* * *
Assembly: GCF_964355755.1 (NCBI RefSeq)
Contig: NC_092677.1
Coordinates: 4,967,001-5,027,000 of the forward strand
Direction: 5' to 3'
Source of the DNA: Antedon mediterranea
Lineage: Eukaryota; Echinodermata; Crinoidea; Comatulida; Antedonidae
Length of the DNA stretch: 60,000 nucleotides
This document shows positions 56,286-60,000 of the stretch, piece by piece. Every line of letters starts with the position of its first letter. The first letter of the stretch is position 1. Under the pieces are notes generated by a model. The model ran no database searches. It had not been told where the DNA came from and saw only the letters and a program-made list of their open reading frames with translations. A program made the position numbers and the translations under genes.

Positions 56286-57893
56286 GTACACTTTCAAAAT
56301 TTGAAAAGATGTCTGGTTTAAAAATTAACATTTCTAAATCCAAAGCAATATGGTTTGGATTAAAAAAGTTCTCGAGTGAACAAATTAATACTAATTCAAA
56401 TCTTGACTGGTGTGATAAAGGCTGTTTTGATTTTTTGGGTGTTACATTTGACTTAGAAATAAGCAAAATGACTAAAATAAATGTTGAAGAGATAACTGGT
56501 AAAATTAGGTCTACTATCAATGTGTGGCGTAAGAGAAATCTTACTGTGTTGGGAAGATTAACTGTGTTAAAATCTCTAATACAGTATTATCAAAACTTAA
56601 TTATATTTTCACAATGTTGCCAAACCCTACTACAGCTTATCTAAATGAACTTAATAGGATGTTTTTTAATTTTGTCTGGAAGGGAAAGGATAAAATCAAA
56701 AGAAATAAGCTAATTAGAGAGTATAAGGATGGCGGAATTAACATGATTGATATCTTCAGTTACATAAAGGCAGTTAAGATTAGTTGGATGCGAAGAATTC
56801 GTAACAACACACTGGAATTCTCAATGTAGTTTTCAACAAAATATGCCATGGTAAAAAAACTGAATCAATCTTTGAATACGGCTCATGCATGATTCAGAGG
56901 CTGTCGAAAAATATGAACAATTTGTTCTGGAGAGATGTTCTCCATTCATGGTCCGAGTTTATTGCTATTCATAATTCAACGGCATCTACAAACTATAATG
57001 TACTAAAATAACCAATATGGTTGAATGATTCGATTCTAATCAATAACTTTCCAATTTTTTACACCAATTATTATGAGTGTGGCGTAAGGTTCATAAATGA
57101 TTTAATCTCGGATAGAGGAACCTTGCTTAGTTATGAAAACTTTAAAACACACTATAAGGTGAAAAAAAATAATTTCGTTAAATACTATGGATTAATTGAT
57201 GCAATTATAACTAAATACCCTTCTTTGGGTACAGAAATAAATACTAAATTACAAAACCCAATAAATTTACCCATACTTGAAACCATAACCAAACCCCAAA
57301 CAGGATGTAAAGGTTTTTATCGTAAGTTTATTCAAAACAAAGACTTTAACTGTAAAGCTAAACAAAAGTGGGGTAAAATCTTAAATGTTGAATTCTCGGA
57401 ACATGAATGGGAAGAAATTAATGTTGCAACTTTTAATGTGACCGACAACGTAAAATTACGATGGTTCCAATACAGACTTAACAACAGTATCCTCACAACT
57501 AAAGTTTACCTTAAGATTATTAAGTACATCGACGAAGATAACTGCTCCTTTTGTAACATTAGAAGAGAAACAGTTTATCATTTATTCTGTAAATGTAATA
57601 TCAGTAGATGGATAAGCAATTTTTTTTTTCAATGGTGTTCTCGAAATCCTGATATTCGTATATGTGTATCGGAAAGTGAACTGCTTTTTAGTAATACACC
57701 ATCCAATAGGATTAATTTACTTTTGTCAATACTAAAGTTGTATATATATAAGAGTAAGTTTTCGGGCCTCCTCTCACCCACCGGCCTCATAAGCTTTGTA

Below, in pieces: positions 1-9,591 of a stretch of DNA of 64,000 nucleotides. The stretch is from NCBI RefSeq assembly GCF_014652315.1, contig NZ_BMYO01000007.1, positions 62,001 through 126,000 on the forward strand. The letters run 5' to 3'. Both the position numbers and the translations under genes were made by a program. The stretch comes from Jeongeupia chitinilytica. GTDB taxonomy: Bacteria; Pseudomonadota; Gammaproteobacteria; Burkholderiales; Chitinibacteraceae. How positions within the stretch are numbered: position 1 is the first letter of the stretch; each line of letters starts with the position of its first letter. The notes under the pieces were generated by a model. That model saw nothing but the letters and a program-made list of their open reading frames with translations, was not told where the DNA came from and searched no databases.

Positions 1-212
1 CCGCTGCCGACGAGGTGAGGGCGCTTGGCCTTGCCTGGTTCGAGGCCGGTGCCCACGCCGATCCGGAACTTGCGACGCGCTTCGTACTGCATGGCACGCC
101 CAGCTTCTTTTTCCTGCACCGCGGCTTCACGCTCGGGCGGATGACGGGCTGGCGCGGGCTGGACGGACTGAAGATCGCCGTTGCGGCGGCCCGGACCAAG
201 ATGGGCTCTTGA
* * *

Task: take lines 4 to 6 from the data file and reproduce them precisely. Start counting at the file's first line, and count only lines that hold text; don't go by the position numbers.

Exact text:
Direction: 5' to 3'
Source of the DNA: Antedon mediterranea
Lineage: Eukaryota; Echinodermata; Crinoidea; Comatulida; Antedonidae